The only reason he was even available in the deal five summers ago was because he had posted a 7.25 ERA in 29 games in Baltimore after looking like one of the game's bright young relief stars the previous two seasons (2.34 ERA).

Strop has spent a lot of time learning from other veterans in his career and has now gotten to the point where he's now one of the seasoned, wise vets in the Cubs bullpen, lending counsel to younger guys like Edwards.

"I've been learning a lot and I think [the mental aspect] is a really important part, especially for relievers," Strop said. "You don't have as much time to be thinking about bad outings. You just gotta put it away and get back in there the next day.

"I don't want to say starting is easier, but when you have a bad outing as a starter, you have another five days to put everything together in bullpens and stuff. But as a reliever, you gotta be ready the next day."

The art of the walk-up song: How Cubs choose their music

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AP

The art of the walk-up song: How Cubs choose their music

Kyle Hendricks may not show emotion on the mound, but smiles come easily when he's not between the foul lines.

Especially when he's talking about his walk-up song.

The always-self-aware Hendricks understands the running joke about his expressionless demeanor and comes out to Aerosmith's "Sweet Emotion" when pitching or hitting at Wrigley Field.

He'll use the same song again in 2018.

"No reason to change it now," he said, smirking. "Gotta give the people what they want."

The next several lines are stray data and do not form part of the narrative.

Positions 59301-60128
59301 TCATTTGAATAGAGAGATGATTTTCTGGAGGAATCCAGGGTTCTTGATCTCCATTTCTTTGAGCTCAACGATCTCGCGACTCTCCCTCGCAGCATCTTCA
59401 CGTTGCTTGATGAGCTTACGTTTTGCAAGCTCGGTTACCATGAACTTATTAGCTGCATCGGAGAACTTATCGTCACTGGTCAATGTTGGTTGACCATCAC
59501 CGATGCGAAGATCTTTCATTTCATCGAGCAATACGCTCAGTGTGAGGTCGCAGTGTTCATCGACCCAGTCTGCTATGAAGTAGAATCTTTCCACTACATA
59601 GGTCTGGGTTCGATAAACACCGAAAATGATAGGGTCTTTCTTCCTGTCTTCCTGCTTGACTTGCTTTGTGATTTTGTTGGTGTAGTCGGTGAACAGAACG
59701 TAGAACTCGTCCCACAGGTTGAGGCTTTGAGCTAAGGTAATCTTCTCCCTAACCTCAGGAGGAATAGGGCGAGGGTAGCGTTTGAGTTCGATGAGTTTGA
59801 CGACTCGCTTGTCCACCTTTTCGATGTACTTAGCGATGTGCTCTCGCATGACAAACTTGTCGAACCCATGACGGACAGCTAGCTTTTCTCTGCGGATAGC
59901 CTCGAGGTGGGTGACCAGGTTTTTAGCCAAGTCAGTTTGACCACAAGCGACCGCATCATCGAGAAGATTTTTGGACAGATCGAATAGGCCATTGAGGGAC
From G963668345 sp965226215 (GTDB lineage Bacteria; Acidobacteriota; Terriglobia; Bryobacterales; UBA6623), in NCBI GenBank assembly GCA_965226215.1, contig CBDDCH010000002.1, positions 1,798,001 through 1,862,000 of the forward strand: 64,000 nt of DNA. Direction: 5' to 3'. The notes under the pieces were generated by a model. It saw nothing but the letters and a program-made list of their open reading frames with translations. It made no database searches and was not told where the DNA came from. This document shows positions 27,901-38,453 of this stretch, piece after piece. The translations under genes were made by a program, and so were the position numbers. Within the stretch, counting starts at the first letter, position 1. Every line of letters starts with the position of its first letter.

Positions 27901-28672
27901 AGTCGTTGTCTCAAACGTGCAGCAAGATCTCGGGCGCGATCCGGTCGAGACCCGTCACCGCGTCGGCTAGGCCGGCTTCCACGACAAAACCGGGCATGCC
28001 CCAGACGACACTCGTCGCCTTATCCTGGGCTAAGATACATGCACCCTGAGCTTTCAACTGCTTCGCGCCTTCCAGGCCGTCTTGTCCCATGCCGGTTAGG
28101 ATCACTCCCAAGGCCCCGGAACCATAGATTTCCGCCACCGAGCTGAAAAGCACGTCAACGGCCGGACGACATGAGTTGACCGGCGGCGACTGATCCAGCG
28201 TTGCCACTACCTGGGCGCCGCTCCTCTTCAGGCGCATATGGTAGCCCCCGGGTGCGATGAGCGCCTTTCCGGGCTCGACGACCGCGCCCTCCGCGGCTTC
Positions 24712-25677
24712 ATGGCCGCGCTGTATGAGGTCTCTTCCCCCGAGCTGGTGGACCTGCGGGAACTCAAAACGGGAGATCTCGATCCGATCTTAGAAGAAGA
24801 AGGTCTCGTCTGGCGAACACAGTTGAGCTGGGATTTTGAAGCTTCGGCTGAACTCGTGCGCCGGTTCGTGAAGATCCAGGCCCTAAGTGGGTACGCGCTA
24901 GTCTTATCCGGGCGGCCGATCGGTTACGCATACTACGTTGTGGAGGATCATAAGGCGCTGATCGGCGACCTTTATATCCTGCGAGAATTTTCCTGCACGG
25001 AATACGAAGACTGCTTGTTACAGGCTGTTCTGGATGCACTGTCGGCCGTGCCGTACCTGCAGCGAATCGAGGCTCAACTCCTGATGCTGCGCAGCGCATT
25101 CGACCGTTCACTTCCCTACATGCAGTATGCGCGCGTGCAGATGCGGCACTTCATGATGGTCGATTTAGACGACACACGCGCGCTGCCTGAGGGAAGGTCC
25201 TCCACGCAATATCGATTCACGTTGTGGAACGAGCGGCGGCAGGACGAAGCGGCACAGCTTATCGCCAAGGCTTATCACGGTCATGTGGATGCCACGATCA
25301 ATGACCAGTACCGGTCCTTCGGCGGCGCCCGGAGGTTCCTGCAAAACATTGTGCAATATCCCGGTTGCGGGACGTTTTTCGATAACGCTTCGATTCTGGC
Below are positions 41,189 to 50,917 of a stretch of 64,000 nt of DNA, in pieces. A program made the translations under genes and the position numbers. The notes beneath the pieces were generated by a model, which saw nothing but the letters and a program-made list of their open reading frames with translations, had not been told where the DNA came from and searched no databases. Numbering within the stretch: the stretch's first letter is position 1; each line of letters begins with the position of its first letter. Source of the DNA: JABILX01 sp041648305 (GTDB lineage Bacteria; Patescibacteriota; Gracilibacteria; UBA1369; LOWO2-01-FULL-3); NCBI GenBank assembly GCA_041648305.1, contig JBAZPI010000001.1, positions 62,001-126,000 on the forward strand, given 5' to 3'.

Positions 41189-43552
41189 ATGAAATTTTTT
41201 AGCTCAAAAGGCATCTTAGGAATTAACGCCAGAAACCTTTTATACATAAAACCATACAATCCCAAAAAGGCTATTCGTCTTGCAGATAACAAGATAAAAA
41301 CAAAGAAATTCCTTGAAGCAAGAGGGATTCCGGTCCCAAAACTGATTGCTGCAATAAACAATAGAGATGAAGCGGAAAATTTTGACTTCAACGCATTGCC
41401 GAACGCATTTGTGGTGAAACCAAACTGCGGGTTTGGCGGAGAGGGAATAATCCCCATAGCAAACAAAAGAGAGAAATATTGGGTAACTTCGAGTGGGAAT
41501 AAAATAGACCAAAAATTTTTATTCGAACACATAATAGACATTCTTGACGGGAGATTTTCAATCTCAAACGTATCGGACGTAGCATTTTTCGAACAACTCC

Walk-up songs have become a huge deal at the corner of Clark and Addison in recent years.

Back before the video boards were installed in the 2015 season, players didn't have the luxury of choosing their own music and injecting some of their personality into the middle of the game experience at Wrigley Field.

2018 will be the fourth year in which players have walk-up songs, meaning it's the only life players like Kris Bryant and Addison Russell have ever known at the corner of Clark and Addison.

"It's just something that I like to hear whenever I'm walking up to the plate," Russell said. "It gets me goin'. You're able to express yourself a little bit in your music choice and what you like to put out there for everyone to hear.

"It's definitely a fun process for selecting the song that you want out there."

Music and dancing are everywhere around Wrigley Field, from bullpen dancing after home runs to the Seventh Inning Stretch to organist Gary Pressy to the walk-up songs that are now a staple at "The Friendly Confines."

Walk-up songs are also a great way for players to endear themselves to fans, like Hendricks having fun with "Sweet Emotion" or Anthony Rizzo playing Taylor Swift and Selena Gomez/Kygo ("It ain't me") last year.

David Ross — aka "Grandpa Rossy" — used "Forever Young" as his walk-up song when he played and now Cubs fans associate the Alphaville track with him.

Starlin Castro's walk-up song at Wrigley became an entire chill-inducing experience with 42,000 people clapping and stomping along with the rhythm of "Ando En La Versace":

Ben Zobrist uses the opportunity to promote his wife's music, using Julianna Zobrist's rendition of "Benny and the Jets" the last couple years. Julianna is signing the National Anthem before Sunday's game and her husband acknowledged he would be using more of her music as his walk-up songs in 2018...though may throw a curveball in there, too.